LIAT hit by industrial action

Pilots at the cash-strapped regional airline LIAT have taken industrial action.

The company issued an advisory this morning in which it notified the travelling public of industrial action by the members of the Leeward Islands Airline Pilots Association (LIALPA).

“In the ongoing negotiations for higher wages, which includes the operation of the ATR aircraft, the pilots have taken action to refuse to fly the ATR 72 aircraft until an agreement is reached,” the airline said.

“As a consequence of this action we have not been able to operate flights scheduled with ATR 72 aircraft at this time,” the company added.

The company said these actions have already resulted in a number of delays to services and cancellations.

“LIAT apologises for these disruptions to our passengers and their plans and wishes to reiterate its commitment to work with LIALPA to resolve any issues,” Chief Executive Officer Julie Riefer-Jones said.

LIAT and LIALPA have been at odds for several months now over the issue of an increase to pilots to fly the ATR 72 aircraft.

LIALPA had threatened to stage sit-ins and picketing at various airports late last month but industrial action was averted when Attorney General of Antigua and Barbuda Steadroy Benjmain intervened.

10 Responses to LIAT hit by industrial action

  1. Mack June 7, 2017 at 10:28 am

    LIAT has a great safety record. But with all these ongoing problems passengers will soon start being concerned about flying with them. In the days when the Caribbean were all coloneies
    things used to function much better in all areas of life.

    Reply
  2. jrsmith June 7, 2017 at 10:55 am

    @,Mack , hail, hail, good shot on the button , thats when our crooked politicians were accountable to our so call colonial master this is the black , the only way this airline will function perfect is (Privatizing the same) as we all see anything our politicians touch soon start to decay………………………………………………

    Reply
    • Ras June 7, 2017 at 6:18 pm

      The private Airlines come and gone long time time joker smith

      Carib Express started flight operations Feb. 15, 1995 lasted 14
      months

      Caribbean Star Airline aka Allen Stanford started operations with the Dash 8 regional turboprop in June 2000. In January 2007, the airline merged with LIAT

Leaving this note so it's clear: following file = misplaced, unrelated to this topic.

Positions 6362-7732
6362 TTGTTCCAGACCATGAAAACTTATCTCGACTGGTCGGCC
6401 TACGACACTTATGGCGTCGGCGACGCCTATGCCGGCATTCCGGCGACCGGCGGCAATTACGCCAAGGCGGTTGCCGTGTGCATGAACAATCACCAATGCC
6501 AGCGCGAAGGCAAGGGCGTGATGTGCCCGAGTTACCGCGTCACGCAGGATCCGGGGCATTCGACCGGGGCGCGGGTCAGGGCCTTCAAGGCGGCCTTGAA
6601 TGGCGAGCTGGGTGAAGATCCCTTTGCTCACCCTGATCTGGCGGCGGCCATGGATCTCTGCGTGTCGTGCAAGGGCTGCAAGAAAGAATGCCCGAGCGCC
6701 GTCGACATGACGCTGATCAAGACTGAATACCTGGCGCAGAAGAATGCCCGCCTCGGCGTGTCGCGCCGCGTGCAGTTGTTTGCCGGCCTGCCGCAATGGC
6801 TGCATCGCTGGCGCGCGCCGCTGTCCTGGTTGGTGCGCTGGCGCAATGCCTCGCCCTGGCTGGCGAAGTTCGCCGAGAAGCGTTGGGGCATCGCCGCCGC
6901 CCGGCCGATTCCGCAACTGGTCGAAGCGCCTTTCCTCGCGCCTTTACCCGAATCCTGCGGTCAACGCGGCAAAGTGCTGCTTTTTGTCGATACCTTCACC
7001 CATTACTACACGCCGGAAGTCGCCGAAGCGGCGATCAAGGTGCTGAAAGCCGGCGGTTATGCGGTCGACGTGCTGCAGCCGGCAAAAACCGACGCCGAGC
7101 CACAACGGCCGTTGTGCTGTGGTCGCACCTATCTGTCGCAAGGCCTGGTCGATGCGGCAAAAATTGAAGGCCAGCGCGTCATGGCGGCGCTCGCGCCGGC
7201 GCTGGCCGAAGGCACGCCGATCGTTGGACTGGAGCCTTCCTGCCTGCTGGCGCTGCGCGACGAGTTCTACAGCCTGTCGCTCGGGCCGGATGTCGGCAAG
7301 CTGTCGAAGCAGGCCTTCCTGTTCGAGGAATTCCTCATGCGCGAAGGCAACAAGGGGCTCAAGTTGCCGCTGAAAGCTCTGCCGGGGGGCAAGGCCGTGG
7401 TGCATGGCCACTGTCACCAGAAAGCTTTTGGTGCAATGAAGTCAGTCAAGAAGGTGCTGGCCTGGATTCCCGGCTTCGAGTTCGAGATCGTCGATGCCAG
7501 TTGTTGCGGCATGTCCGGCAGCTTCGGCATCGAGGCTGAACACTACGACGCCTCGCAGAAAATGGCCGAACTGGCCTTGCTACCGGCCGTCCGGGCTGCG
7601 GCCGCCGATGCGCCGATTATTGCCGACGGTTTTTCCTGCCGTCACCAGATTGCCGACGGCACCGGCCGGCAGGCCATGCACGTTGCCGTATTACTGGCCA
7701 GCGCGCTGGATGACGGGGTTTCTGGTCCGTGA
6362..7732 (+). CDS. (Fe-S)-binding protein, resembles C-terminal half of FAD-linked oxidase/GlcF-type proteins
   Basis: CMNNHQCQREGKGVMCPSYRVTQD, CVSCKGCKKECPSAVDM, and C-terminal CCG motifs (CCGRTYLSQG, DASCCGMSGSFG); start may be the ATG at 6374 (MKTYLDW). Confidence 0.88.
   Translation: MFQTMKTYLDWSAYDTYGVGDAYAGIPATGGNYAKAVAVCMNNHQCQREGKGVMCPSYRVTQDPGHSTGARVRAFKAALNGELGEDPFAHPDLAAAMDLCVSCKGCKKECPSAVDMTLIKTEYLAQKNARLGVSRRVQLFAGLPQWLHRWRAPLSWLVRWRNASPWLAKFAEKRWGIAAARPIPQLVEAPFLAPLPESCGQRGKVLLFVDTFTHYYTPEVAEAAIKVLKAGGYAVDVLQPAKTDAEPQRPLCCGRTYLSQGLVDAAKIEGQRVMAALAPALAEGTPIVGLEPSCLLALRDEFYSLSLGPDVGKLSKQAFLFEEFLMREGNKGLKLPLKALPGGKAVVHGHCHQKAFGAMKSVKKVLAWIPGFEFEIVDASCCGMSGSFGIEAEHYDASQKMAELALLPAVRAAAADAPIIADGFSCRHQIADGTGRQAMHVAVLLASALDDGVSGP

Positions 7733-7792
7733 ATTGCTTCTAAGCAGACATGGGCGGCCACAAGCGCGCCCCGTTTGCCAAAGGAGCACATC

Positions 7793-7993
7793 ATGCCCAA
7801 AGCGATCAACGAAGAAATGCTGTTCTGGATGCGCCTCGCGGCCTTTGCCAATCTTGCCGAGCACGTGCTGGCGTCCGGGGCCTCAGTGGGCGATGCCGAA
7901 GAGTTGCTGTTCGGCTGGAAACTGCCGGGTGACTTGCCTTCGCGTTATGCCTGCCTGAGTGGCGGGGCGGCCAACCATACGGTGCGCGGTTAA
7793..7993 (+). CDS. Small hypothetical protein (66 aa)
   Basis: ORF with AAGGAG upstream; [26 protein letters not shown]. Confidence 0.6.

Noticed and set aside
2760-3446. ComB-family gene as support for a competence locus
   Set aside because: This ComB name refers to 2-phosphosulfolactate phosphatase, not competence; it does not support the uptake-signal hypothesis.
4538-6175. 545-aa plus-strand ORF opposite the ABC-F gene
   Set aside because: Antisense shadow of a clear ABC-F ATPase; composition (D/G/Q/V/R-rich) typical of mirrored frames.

Stanford gone Airline gone.

      Red Jet Operations commenced on May 10, 2011 On June 8, 2012, Redjet announced its closure.

      Reply
      • Ras June 7, 2017 at 6:20 pm

        We need a high speed ferry service going forward.

        Reply
  3. Peter June 7, 2017 at 10:56 am

    We need to seriously look at a high speed ferry service.
    There are such services in the UK, Canada, USA, Hawaii Canary Ialabds, Australia, New Zealand among many others. Thease services have effectively and efficiently replaced regional air travel. A high speed ferry for example ,operating between Georgetown and Bridgetwon can carry over 1500 passengers and 80 X 20 ft Alluminium containers mostly with fresh agricultural produce. Cost per passenger all seated in air conditioned first class comfort at US$ 50.00 one way that’s UAS$ 750 thousand dollars on passengers alone and each can carry two suit cases and a carry-on piece. The fuel costs is around US$ 2,000.00 one way. It takes just 3hrs and 15 minutes. one way. For just two trips or one return trip, each government can earn over US$ 1.5 million DAILY. There will be restaurants, shopping and even casino gambling on board. Now this is something Ralph bizzy Williams can initiate. can you imagine paying Bds$ 200.00 for a return trip to Guyana when LIAT charges around Bds$ 900.00 and it takes more time, @hrs to check in 1hr. to await boarding, 1hour flying time and average 1hour to clear customs, collect your only one suitcase allowed and clear customs. Study the logistics man. Go to YouTube and type in high speed ferries and blow your minds. a vessel of such will pay for itself within one year. Are we thinking ahead?

    Reply
  4. John Everatt June 7, 2017 at 11:18 am

    I agree with Peter’s comments entirely. This is not a new idea. Some 10 years ago a Belgian company tried to initiate a fast ferry service here in Barbados but the red tape drove that into the sea. After several years of trying that company finally gave up on us. Politically the venture was doomed from the start as I feel the players wished to protect LIAT. With the way LIAT is being run a ferry service makes even more sense today than it did 10 years ago. It would be far more efficient and serve the public with better transportation than the air service currently offers. I hope the powers that be will consider this alternative.

    Reply
  5. Milli Watt June 7, 2017 at 1:18 pm

    bout time this happen…….mek dem hear. I believe a Bajan running liat now. I will say that this management crowd on this island is the absolute worst, dregs a de earth. I suspect this individual has taken this petit bourgeois mentality with her and finally push back. MEK DEM HEAR !!!!!!!!!!!

    Reply
  6. Tamara Roberts
    Tamara Roberts June 7, 2017 at 2:09 pm

    Brad Harper

    Reply
  7. smiley June 7, 2017 at 8:12 pm

    You are not doing yourselves any good Liat is so unreliable. Pilots may not have a job soon.Flying Caribbean Airlines and AA

    Reply
  8. joan Worrell June 7, 2017 at 11:35 pm

    Scrap LIAT right now. It served its purpose when Eastern Caribbean countries used Barbados as a hub to travel to North America and Europe. Those days are long gone. We are injecting millions of dollars into a non-profitable airline. The money which we spend on keeping those p[lanes in the air can be used to help pay off the national debt. Countries with a better credit rating than Barbados, refuse to pay their their share of the cost of running the airline. Home drum beats first. Say goodbye to LIAT.

    Reply

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